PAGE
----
It's bla­tantly ob­vi­ous that the game of darts con­sumes this man. He speaks it, thinks it, knows it in­side out. The fam­ily sit­ting room is over­flow­ing with cups, tro­phies, pic­tures of him stand­ing be­side the house­hold names of darts the ma­jor­ity of whom he played and beat at ex­hi­bi­tions. Think Adrian Lewis who he de­feated 2-1 in an ex­hi­bi­tion in Car­low. Think Vin­cent Van Der Voort who he beat 2-0 in Dublin. Think Terry Jenk­ins who beat the Carnew man 2-1 in Carnew. Think Phil 'The Power' Tay­lor, although some years ago now, who he took on in an ex­hi­bi­tion and against whom he fared very com­pe­tently.

“I got down to a fin­ish,” re­mem­bers Martin. “It was a game of 701, he got four 140s and I was on 139 so I was happy enough,” he added.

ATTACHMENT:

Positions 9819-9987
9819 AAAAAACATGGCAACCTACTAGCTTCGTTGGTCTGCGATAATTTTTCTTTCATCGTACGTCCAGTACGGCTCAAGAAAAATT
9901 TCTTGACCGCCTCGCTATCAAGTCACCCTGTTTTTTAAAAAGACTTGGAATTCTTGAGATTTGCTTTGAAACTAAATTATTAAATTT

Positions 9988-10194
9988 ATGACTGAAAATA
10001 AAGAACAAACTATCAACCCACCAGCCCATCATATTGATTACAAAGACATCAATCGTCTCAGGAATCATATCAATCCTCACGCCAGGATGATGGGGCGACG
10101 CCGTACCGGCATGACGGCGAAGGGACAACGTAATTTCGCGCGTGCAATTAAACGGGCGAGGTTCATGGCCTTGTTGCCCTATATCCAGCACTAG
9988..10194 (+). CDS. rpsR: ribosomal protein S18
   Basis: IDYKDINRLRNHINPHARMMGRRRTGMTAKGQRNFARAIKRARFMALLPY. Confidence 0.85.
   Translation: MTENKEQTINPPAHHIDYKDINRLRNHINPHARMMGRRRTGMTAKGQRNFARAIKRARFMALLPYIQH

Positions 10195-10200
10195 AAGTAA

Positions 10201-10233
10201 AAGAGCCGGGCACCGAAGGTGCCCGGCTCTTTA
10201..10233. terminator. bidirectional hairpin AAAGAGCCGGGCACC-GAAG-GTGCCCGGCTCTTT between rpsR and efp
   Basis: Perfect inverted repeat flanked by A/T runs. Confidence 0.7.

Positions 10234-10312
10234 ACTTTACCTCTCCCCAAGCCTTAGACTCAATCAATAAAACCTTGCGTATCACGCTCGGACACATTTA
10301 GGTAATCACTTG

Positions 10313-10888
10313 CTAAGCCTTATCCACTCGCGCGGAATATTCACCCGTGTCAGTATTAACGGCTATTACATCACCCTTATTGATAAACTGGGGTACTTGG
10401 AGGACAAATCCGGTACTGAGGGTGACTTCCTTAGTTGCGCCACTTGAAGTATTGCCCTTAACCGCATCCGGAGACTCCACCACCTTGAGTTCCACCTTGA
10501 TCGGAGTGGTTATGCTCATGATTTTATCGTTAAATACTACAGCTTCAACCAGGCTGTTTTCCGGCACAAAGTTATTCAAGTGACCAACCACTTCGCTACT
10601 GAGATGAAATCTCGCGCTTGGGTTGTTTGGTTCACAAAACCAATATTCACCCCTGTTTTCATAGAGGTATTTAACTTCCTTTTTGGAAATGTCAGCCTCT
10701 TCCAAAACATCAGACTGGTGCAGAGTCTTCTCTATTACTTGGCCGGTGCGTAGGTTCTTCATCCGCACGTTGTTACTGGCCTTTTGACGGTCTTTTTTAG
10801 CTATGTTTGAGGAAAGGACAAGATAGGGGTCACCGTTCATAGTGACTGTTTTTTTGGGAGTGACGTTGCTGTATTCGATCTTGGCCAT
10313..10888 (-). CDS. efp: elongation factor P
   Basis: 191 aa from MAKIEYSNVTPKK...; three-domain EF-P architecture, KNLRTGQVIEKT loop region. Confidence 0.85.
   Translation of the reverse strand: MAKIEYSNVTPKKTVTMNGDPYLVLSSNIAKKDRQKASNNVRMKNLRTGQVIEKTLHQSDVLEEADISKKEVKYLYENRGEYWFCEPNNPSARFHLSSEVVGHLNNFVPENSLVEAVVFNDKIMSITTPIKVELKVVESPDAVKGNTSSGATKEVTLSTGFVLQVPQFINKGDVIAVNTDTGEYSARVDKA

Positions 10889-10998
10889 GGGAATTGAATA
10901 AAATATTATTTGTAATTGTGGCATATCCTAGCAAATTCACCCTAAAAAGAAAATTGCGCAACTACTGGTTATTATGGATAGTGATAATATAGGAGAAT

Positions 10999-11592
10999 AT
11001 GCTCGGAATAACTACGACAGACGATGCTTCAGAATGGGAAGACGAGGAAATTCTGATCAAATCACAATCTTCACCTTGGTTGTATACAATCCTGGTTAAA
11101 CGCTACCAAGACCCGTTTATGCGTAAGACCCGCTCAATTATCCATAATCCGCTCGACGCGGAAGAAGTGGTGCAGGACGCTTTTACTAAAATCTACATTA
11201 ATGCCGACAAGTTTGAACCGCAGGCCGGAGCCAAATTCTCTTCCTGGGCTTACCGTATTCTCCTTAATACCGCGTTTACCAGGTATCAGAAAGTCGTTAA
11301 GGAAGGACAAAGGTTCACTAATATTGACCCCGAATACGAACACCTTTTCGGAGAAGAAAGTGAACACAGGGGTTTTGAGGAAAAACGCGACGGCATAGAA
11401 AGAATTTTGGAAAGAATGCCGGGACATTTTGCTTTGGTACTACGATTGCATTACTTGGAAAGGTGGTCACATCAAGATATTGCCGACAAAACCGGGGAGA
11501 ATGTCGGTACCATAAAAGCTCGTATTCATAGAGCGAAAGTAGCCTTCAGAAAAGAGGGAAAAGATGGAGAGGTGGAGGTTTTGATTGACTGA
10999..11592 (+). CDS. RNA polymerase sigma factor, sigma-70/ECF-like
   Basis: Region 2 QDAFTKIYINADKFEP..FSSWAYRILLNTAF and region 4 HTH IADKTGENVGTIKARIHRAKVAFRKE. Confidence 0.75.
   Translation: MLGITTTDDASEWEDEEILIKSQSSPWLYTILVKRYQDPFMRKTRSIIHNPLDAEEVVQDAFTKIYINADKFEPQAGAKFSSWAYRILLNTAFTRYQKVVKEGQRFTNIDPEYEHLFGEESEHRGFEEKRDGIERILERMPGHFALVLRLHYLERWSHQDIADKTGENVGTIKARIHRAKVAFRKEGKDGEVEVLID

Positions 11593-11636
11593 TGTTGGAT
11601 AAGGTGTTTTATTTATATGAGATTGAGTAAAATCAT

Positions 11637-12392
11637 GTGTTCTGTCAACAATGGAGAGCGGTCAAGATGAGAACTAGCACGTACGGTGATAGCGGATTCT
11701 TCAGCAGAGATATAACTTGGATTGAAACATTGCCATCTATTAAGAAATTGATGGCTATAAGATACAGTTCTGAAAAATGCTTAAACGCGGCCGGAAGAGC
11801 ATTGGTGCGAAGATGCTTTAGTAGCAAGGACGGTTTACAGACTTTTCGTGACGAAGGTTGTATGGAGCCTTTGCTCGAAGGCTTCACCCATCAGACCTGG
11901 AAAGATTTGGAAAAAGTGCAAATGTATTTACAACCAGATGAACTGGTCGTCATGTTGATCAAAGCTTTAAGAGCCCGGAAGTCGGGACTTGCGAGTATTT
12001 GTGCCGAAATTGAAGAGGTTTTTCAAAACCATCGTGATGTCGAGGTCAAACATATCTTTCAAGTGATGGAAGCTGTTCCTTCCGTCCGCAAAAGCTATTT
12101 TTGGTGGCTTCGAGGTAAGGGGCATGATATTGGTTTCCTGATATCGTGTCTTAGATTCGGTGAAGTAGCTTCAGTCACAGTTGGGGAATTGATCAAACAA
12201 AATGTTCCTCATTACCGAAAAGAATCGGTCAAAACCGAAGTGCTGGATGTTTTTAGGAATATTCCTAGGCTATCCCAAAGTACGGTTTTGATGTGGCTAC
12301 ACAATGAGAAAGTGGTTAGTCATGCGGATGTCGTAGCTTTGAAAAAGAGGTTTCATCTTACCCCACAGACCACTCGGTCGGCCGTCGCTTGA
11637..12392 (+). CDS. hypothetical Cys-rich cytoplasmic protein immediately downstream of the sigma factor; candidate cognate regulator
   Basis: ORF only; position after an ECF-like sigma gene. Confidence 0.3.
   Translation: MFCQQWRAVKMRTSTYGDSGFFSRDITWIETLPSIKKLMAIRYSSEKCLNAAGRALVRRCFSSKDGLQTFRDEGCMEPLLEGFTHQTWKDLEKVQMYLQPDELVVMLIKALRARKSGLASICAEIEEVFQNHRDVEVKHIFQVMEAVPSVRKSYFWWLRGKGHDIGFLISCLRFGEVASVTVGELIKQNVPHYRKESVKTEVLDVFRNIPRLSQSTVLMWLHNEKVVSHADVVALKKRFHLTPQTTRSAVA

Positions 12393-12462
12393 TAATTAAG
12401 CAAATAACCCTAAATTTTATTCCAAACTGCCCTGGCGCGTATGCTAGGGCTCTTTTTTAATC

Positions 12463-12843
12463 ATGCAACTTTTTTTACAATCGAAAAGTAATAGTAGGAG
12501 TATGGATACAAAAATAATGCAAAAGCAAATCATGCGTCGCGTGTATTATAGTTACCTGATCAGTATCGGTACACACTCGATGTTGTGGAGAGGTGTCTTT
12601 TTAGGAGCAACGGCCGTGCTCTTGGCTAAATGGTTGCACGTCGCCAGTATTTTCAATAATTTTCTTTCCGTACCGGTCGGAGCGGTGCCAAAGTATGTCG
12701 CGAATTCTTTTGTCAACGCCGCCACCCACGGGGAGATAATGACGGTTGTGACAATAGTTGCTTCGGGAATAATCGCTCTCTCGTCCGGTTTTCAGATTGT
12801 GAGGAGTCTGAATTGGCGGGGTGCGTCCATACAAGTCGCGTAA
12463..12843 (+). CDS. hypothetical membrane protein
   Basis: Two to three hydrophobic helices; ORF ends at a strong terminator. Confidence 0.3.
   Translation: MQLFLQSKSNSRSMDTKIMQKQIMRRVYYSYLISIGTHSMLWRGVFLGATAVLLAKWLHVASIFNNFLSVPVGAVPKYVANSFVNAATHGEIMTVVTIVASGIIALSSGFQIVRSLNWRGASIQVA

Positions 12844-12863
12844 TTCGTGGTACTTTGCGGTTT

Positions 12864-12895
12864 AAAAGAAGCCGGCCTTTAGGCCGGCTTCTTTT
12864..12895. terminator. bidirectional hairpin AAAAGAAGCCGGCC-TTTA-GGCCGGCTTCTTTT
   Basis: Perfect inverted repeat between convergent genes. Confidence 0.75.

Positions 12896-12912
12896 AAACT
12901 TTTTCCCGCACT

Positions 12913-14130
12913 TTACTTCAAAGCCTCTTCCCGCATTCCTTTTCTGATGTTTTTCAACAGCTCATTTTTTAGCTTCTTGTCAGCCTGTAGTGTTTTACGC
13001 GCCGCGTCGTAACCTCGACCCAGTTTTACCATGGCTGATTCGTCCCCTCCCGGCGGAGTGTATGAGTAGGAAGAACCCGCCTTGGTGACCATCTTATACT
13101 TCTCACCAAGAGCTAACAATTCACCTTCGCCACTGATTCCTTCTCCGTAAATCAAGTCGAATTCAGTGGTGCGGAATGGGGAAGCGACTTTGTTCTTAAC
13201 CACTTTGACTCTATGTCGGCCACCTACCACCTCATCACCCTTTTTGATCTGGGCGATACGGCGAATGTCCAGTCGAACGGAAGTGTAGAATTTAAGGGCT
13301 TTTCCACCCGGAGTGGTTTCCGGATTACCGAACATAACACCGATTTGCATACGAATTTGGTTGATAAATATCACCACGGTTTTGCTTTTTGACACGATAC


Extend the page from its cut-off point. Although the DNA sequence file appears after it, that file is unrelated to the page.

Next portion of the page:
For two hours most nights Martin will be found with his toe to the eroded strip of tape on the kitchen floor peg­ging darts across the ta­ble. When not here he'll be in ei­ther Car­low, Wex­ford or Carnew play­ing in county leagues and if you've no luck in ei­ther of th­ese places then you're in se­ri­ous trou­ble be­cause he could be any­where in the world com­pet­ing, striv­ing, honing, des­per­ately seek­ing the high of the 180, the dev­il­ishly ad­dic­tive dou­ble top fin­ish or the leg­endary nine-darter.

“I threw one nine-darter in my life,” he says. “It was in Carnew and I dropped to my knees with hap­pi­ness. Then I fol­lowed that up with an­other 180 and then I couldn't hit the dart­board. Ninedarters can do that to you. I've seen nine-darters lose games for play­ers. It can ruin your game on the night,” he added.